# Adjascency List representation in Python class AdjNode: def __init__(self, value): self.vertex = value self.next = None class Graph: def __init__(self, num): self.V = num self.graph = [None] * self.V # Add edges def add_edge(self, s, d): node = AdjNode(d) node.next = self.graph[s] self.graph[s] = node node = AdjNode(s) node.next = self.graph[d] self.graph[d] = node # Print the graph def print_agraph(self): for i in range(self.V): print("Vertex " + str(i) + ":", end="") temp = self.graph[i] while temp: print(" -> {}".format(temp.vertex), end="") temp = temp.next print(" \n") if __name__ == "__main__": V = 5 # Create graph and edges graph = Graph(V) graph.add_edge(0, 1) graph.add_edge(0, 2) graph.add_edge(0, 3) graph.add_edge(1, 2) graph.print_agraph()

**Java**

// Adjascency List representation in Java import java.util.*; class Graph { // Add edge static void addEdge(ArrayList<ArrayList<Integer>> am, int s, int d) { am.get(s).add(d); am.get(d).add(s); } public static void main(String[] args) { // Create the graph int V = 5; ArrayList<ArrayList<Integer>> am = new ArrayList<ArrayList<Integer>>(V); for (int i = 0; i < V; i++) am.add(new ArrayList<Integer>()); // Add edges addEdge(am, 0, 1); addEdge(am, 0, 2); addEdge(am, 0, 3); addEdge(am, 1, 2); printGraph(am); } // Print the graph static void printGraph(ArrayList<ArrayList<Integer>> am) { for (int i = 0; i < am.size(); i++) { System.out.println("\nVertex " + i + ":"); for (int j = 0; j < am.get(i).size(); j++) { System.out.print(" -> " + am.get(i).get(j)); } System.out.println(); } } }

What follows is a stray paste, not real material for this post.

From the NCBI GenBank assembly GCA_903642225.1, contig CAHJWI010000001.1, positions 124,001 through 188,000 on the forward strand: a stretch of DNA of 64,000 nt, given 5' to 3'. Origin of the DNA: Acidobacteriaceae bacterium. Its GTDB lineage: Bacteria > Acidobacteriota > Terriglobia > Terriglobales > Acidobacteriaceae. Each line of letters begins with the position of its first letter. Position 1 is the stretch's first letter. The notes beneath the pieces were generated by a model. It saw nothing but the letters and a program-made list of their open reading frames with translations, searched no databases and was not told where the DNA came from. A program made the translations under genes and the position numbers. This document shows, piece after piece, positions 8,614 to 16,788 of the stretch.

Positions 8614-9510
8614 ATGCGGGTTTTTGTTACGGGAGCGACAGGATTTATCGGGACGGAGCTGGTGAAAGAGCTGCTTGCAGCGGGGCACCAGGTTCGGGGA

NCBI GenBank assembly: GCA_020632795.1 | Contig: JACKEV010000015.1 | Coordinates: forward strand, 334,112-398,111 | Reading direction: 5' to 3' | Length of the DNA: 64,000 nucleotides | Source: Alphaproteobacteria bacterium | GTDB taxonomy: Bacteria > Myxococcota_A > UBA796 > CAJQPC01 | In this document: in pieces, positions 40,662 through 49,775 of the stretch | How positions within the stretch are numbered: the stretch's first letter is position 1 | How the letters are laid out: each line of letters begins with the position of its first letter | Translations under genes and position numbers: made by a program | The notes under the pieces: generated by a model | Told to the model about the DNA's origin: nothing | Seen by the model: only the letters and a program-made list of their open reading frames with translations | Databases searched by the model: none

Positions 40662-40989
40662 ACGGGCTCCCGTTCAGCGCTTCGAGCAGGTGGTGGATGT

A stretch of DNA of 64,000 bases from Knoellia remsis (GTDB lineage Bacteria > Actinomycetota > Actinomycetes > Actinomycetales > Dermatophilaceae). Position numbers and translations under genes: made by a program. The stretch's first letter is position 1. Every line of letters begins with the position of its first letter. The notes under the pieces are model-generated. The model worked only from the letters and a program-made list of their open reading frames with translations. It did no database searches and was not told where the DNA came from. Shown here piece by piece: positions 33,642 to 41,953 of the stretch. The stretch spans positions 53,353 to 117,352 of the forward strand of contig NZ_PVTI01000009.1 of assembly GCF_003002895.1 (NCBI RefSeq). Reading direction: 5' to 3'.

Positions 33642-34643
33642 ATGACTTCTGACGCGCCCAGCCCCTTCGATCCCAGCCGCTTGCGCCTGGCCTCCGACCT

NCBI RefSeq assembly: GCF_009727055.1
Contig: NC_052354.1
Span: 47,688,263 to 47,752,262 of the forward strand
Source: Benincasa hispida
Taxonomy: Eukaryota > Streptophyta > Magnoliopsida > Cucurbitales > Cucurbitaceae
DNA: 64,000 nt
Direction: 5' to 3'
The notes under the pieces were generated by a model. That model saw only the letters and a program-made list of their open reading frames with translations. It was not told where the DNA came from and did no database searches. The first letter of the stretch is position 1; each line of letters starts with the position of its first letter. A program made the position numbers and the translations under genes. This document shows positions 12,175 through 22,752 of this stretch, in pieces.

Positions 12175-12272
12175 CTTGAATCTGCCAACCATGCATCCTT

**C**

// Adjascency List representation in C #include <stdio.h> #include <stdlib.h> struct node { int vertex; struct node* next; }; struct node* createNode(int); struct Graph { int numVertices; struct node** adjLists; }; // Create a node struct node* createNode(int v) { struct node* newNode = malloc(sizeof(struct node)); newNode->vertex = v; newNode->next = NULL; return newNode; } // Create a graph struct Graph* createAGraph(int vertices) { struct Graph* graph = malloc(sizeof(struct Graph)); graph->numVertices = vertices; graph->adjLists = malloc(vertices * sizeof(struct node*)); int i; for (i = 0; i < vertices; i++) graph->adjLists[i] = NULL; return graph; } // Add edge void addEdge(struct Graph* graph, int s, int d) { // Add edge from s to d struct node* newNode = createNode(d); newNode->next = graph->adjLists[s]; graph->adjLists[s] = newNode; // Add edge from d to s newNode = createNode(s); newNode->next = graph->adjLists[d]; graph->adjLists[d] = newNode; } // Print the graph void printGraph(struct Graph* graph) { int v; for (v = 0; v < graph->numVertices; v++) { struct node* temp = graph->adjLists[v]; printf("\n Vertex %d\n: ", v); while (temp) { printf("%d -> ", temp->vertex); temp = temp->next; } printf("\n"); } } int main() { struct Graph* graph = createAGraph(4); addEdge(graph, 0, 1); addEdge(graph, 0, 2); addEdge(graph, 0, 3); addEdge(graph, 1, 2); printGraph(graph); return 0; }

**C++**

// Adjascency List representation in C++ #include <bits/stdc++.h> using namespace std; // Add edge void addEdge(vector<int> adj[], int s, int d) { adj[s].push_back(d); adj[d].push_back(s); } // Print the graph void printGraph(vector<int> adj[], int V) { for (int d = 0; d < V; ++d) { cout << "\n Vertex " << d << ":"; for (auto x : adj[d]) cout << "-> " << x; printf("\n"); } } int main() { int V = 5; // Create a graph vector<int> adj[V]; // Add edges addEdge(adj, 0, 1); addEdge(adj, 0, 2); addEdge(adj, 0, 3); addEdge(adj, 1, 2); printGraph(adj, V); }